Business & economy

Nyssa rail project gets another $3 million in public funds to get water

The site of the Treasure Valley Reload Center is still farmland but construction on the project is expected to start in September. An extra $3 million was granted to the rail reload center project by state lawmakers last month. (AUSTIN JOHNSON/The Enterprise)

NYSSA – Another $3 million in public money is going into the Treasure Valley Reload Center and neighboring industrial park, last-minute funding for a “critical” water line.

The money was set aside in the closing days of the Oregon Legislature, requested by Greg Smith’s economic development team in Malheur County and then assigned to a legislative budget committee where Smith holds sway.

Getting a water line from Nyssa city limits to the rail shipping center planned for north of the city is considered key to opening up about 200 acres for industrial development.

READ IT: Water line funding request

Malheur County’s development team still hasn’t found a way to pay for industrial sewer service to match the water line installation.

The public money for the 2.5-mile water line comes on top of $26 million set aside in 2017 for the Nyssa project, meaning taxpayers will have put up nearly $30 million for a project designed to ease shipping and boost profits for the area’s onion industry.

Malheur County, meantime, is absorbing estimated costs of more than $22,000 month to support the project.

It’s unclear how the $3 million gift came about and in what way Smith used his two roles – as the paid county economic development director and as a state legislator – to engineer the deal that surprised local and county officials. Smith didn’t return telephone messages or respond to emailed questions.

However it happened, the money covers a cost overrun for the reload project.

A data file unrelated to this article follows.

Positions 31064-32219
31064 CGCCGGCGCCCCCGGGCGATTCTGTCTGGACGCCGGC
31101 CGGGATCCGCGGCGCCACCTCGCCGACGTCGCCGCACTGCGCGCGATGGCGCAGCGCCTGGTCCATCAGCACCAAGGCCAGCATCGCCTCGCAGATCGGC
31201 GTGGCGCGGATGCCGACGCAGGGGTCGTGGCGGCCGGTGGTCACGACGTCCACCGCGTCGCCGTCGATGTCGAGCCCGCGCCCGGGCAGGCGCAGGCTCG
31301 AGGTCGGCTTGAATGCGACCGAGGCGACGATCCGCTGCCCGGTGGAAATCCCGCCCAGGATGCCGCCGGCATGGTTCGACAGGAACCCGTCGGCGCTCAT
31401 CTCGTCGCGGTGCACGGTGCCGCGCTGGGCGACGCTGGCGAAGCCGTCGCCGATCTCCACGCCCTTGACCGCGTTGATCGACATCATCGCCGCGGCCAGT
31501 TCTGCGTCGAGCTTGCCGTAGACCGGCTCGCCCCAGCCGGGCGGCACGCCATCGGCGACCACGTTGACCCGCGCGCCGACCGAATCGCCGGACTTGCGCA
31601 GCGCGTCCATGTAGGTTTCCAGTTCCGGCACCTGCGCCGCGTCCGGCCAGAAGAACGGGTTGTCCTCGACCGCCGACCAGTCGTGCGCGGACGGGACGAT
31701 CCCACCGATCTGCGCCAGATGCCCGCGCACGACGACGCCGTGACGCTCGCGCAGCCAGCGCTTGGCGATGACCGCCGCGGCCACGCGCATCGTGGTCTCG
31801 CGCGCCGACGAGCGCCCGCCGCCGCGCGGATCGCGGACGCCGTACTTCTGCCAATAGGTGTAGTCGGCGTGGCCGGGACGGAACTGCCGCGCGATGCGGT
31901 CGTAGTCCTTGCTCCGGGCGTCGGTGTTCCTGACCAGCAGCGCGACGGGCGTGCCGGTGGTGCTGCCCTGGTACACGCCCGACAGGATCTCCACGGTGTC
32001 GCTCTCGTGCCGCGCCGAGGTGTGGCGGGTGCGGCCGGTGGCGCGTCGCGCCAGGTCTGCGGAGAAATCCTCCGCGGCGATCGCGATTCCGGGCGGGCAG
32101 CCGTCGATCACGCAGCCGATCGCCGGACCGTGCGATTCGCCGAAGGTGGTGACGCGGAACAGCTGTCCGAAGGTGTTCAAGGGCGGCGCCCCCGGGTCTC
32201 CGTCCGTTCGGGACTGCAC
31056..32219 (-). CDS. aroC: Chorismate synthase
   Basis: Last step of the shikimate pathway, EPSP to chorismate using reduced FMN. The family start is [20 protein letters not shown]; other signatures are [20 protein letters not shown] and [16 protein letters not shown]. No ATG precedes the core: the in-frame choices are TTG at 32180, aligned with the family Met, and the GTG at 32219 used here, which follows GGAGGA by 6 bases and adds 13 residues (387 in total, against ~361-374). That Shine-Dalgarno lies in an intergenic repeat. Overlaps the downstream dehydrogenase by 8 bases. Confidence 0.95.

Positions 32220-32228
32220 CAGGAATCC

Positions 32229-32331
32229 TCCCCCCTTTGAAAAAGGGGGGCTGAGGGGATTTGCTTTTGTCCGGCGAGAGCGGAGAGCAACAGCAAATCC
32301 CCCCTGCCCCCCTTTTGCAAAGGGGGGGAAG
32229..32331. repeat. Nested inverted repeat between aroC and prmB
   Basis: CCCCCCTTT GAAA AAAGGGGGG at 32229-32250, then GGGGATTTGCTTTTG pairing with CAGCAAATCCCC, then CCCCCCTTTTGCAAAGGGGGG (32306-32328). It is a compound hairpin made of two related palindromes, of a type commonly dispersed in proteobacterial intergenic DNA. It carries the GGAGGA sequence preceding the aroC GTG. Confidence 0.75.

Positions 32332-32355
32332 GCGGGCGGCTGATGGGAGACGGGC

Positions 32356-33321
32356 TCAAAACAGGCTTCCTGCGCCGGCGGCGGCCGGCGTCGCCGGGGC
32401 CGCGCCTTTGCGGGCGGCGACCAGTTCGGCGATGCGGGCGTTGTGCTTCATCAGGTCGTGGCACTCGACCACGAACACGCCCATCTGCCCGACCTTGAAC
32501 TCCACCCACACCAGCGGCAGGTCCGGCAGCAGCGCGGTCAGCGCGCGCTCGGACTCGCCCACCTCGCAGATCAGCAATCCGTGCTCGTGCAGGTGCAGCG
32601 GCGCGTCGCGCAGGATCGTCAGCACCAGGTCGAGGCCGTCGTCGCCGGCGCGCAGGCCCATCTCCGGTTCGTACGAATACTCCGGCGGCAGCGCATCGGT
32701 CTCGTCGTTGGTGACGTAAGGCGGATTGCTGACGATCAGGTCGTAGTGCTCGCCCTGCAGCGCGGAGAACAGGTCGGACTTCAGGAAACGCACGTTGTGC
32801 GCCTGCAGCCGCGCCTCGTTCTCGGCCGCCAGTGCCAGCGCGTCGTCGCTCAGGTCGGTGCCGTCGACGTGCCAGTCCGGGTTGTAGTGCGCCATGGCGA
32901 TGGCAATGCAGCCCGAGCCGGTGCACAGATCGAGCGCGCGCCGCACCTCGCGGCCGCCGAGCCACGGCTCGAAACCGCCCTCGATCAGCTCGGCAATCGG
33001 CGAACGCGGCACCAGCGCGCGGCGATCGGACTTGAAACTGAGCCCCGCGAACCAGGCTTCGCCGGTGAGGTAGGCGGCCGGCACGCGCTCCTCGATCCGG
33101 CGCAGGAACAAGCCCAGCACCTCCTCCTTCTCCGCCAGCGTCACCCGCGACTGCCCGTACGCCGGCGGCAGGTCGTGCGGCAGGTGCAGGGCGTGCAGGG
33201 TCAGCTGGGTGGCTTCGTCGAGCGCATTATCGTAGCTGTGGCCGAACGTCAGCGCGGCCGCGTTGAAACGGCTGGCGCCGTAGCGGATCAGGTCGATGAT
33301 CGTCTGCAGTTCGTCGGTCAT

The money to extend the water line beyond Nyssa to the shipping center originally was in the budget the county issued in September 2018. Smith’s team included the $1.3 million needed for the water line in its overall plan for spending $26 million on the Treasure Valley Reload Center.

At that time, the budget was already tight, and Smith’s team couldn’t pay for everything it wanted for the shipping center. While the water line stayed in, the team cut spending on extending sewer service and on improving roads to handle the new truck traffic.

But by early 2020, the water line fell victim to shifting costs.

The board of the Malheur County Development Corp., the company set up by county commissioners to run the project, heard from Smith in January that it would be cheaper for the county to resort to a well for water for the shipping center.

Smith told the directors at that time, “Our initial plan was to run water and sewer from the city to the site but as we started looking at the best use of dollars, we realized we had adequate water rights, and for the fraction of the cost we could handle our own wastewater, and for a fraction of the cost, we could manage our own fire suppression system.”